Nespresso pods are recyclable, but you can’t just toss them in your home recycling bin — you’ll need to make sure they make it to the company’s own special recycling centers. Unlike the K-cups, these pods are made of aluminum which is coated in silicone to prevent spoilage. To recycle the pods, take them into a Nespresso-certified collection center (Williams Sonoma collects pods) or mail them in a recycling bag, which you can order from their website. After processing, Nespresso turns the aluminum into items such as pens, bicycles, and car engines.

Illy

Illy’s Iperespresso capsules can be recycled through their mail-in recycling program, though it will come at a cost. For $15, Illy will ship you a recycling bag to place all your used pods into. The company will recycle everything — the pod, the leftover grounds, and even the bag you mailed them in — so you don’t have to separate any materials yourself.

Starbucks Verismo

Like Keurig pods, Starbucks Verismo pods are made of #5 plastic and apply to the same rules as Keurig. You’ll need to peel the lid and empty the contents first. In addition to the grounds, Verismo filters are not recyclable, so you’ll need to remove them as well.

Senseo coffee pads

Instead of plastic or aluminum, Senseo pads are made of compostable paper. While they don’t keep as long, Senseo pads are a great option if you have a compost bin — just throw in the whole pad.

Other pod recycling options

If you’re trying to recycle a pod that’s not on this list, or you’d prefer to recycle them all in one go, Terracycle may be able to help. You can order a box, fill it with any brand of plastic or aluminum coffee pods (the small box fits up to 450 pods!), and send it back to Terracycle. While their boxes are pricey, they make recycling your pods easy and convenient.

Be careful with companies that claim to sell a compostable or biodegradable plastic pod. While they may be technically correct, many neglect to mention that the material their pods are made from can only be composted at a specialized industrial facility — one of which you probably can’t easily get your pods to. Before buying pods that claim to be compostable, check the packaging or their website to ensure that you can compost them at home.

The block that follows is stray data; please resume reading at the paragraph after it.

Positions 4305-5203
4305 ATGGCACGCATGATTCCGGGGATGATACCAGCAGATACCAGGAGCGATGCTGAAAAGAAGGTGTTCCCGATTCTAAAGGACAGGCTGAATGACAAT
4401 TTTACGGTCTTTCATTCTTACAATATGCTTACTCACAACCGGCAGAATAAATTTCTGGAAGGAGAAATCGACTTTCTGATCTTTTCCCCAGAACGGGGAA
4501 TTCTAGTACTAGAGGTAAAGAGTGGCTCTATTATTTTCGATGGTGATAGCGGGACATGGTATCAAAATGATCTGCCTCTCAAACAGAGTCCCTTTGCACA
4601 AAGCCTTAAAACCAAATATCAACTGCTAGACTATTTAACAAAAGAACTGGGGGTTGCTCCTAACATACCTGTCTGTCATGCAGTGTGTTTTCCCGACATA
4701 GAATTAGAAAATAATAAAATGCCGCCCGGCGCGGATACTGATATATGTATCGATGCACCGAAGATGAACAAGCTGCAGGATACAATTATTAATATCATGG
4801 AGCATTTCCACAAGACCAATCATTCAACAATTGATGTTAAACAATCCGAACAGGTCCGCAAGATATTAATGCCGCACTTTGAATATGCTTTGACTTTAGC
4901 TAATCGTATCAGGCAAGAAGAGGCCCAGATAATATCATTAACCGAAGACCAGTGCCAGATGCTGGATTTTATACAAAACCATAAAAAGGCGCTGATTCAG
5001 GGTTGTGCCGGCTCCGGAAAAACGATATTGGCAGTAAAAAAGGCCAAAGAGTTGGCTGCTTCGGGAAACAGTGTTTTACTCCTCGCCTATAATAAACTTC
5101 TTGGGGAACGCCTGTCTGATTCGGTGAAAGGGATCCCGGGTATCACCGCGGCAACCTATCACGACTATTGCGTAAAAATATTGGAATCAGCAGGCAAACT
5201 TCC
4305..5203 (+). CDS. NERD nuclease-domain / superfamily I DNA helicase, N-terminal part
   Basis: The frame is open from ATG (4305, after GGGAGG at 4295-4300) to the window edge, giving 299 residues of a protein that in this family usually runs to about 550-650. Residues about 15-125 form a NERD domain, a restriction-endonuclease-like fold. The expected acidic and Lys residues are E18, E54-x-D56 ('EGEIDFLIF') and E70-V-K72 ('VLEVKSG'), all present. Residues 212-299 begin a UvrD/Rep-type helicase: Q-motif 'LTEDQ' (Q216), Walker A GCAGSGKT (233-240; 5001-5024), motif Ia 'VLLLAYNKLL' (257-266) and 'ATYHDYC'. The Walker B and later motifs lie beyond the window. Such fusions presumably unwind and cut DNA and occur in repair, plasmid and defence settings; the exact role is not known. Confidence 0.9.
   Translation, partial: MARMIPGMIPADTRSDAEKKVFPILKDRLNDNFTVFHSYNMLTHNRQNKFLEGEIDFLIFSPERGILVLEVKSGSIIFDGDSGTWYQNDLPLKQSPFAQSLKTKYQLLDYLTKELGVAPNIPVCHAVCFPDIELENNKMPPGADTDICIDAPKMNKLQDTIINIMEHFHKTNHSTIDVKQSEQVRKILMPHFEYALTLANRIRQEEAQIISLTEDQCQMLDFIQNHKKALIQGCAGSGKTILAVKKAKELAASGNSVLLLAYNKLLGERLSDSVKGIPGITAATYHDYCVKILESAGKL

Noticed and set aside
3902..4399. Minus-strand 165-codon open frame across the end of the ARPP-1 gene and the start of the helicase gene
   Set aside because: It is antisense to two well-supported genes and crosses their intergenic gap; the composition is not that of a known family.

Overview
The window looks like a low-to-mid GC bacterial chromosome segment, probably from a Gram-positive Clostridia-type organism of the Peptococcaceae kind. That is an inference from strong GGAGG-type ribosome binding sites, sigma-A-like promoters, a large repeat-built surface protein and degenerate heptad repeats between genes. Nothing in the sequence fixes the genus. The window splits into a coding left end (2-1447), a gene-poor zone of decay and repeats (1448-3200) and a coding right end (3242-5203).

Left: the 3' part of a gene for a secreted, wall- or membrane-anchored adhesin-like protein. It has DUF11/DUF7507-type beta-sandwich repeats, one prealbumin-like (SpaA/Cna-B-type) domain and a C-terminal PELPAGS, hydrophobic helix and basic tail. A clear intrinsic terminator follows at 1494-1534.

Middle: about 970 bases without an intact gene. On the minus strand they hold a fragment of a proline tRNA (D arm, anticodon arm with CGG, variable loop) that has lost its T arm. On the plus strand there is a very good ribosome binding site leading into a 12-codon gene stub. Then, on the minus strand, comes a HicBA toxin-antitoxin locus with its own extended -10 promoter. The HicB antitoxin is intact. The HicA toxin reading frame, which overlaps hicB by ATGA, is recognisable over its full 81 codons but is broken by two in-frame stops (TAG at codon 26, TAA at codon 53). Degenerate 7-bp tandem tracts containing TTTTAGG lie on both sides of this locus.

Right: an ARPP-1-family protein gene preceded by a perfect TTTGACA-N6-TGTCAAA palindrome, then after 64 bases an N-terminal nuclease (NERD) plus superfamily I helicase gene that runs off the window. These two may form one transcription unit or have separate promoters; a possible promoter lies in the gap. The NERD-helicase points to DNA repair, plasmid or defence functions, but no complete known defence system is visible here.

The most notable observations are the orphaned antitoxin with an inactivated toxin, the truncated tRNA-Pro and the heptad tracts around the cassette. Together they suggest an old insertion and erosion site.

Alternatives to single-use coffee pods

If you want to upgrade to a more environmentally friendly brew, consider an option that saves energy and lowers the amount of material you’ll be using.

If you have a machine that takes pods or capsules already, try reusable, refillable pods. You can find refillable pods that fit into most popular machines. With a recyclable pod, you won’t have to worry about throwing away any lids or filters, and you never have to worry about the hassle of separating components or shipping your recyclables.

Cover image courtesy of Pixabay.


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Sophie Brous
Sophie Brous is an editorial intern at Green Philly. Born and raised in NYC, she now attends Haverford College, where she majors in linguistics. When she's not writing, she can be found exploring cities, making arts and crafts, and finding ways to live a greener lifestyle. View all posts by Sophie Brous